Why did you send Sundees Son to be trained by Robert and John Dunn? By that stage Robert and John were training all of my horses and had some success with Uncas. When did you first know you had a trotter with such enormous potential? There were a few signs early on that he might be something special. At his first workout at Rangiora, in a two horse field, he trotted all the way and looked impressive. Immediately after the race I was approached by an agent wanting to buy him. Then at Ashburton in a 2 Year Old Sires Stakes race he broke and then made an incredible run down the outside to finish third. How did you rate Sundees Son’s two-year-old season… What were the highs and lows? It was a whole new experience for Nancy and I, as we had never had a two-year- old race before, and Sundees Son won all his workouts, trials and then his first two races. The lows were his gallops, particularly in the feature races and of course causing the only false start at the Jewels at Ashburton. What about his three-year-old season… any stand out races or disappointments? As a three-year old he showed he had incredible ability; he just needed to put it all together on race day. His run on NZ Cup Day 2018, when he broke early and stormed home from a long way back to win, was a stand out. His breaking in the Harness Jewels and the other three-yearold features were the disappointments. We all know how Sundees Son could sometimes be unreliable in some of his races. What has turned him into a more consistent trotter able to withstand the pressures of open class racing? The collective brainpower of John Dunn, Robert Dunn, Ross Houghton and Craig Edmonds was put to work to make a plan. Their belief in the horse was important. Craig spent a lot of time with him in the cart just walking him around, changed his shoes and suggested the use of half hopples. All were convinced that the penny would drop one day. John suggested racing him with two poles and this proved to be a master stroke. Which race or races this season won by Sundees Son have been the highlight for you and Nancy and why? The Anzac Cup, being our first ever Group One, out of a mare that was our first ever winner, made it very special, along with the way he won from the outside of the second line as a four-year-old. The Rowe Cup was another highlight, winning over two miles against open class horses from the unruly position.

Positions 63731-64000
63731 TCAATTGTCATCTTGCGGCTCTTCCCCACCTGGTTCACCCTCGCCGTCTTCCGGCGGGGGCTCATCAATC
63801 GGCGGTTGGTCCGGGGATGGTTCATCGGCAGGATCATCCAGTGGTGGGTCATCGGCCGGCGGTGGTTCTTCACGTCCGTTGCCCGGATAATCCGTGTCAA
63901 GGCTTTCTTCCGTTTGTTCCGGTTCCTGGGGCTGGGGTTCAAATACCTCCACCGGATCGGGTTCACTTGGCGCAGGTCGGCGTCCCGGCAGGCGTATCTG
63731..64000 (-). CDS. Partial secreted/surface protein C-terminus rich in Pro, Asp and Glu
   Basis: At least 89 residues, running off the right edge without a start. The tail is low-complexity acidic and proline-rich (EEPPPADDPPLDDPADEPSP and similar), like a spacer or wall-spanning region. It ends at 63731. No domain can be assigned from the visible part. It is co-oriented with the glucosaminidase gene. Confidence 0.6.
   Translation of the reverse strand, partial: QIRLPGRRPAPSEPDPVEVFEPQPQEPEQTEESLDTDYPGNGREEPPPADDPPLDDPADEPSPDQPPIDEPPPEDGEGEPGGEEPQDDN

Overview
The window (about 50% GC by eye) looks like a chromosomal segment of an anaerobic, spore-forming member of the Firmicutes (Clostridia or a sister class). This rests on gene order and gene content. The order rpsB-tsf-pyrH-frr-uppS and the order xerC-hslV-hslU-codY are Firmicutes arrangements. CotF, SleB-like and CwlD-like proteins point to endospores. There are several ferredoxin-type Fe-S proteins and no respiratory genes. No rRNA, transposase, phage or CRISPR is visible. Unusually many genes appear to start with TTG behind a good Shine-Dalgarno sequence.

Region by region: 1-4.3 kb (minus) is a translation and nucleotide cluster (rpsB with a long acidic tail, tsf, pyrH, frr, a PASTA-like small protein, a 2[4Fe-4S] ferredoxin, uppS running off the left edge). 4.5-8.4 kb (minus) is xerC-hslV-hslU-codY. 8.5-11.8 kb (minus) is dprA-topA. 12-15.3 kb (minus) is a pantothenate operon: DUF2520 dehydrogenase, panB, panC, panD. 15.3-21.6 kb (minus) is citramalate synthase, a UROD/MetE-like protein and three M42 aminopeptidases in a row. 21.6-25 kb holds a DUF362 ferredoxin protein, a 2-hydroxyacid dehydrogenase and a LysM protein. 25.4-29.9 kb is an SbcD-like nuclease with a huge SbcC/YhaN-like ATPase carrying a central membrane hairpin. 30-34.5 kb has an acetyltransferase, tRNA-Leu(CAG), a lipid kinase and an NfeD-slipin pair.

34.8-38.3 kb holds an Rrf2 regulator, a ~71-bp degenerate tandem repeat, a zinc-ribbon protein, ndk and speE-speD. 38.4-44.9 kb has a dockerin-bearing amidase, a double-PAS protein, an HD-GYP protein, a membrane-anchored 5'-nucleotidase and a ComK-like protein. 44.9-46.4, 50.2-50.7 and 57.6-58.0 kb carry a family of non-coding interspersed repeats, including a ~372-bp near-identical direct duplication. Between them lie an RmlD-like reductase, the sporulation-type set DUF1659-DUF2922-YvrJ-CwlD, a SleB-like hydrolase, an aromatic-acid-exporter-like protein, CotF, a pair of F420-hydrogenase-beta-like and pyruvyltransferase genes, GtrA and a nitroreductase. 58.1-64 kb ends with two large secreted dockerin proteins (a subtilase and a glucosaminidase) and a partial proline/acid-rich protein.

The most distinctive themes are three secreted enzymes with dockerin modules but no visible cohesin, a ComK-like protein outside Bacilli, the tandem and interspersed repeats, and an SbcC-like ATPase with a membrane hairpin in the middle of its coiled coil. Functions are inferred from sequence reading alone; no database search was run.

And then winning this season’s Harness Jewels, especially after galloping in the two and threeyear-old editions. At last a Jewels winner!
will be her last foal. Gemstone, the mother of Woodstone, unfortunately didn’t get in foal. We are still considering where to go to this season.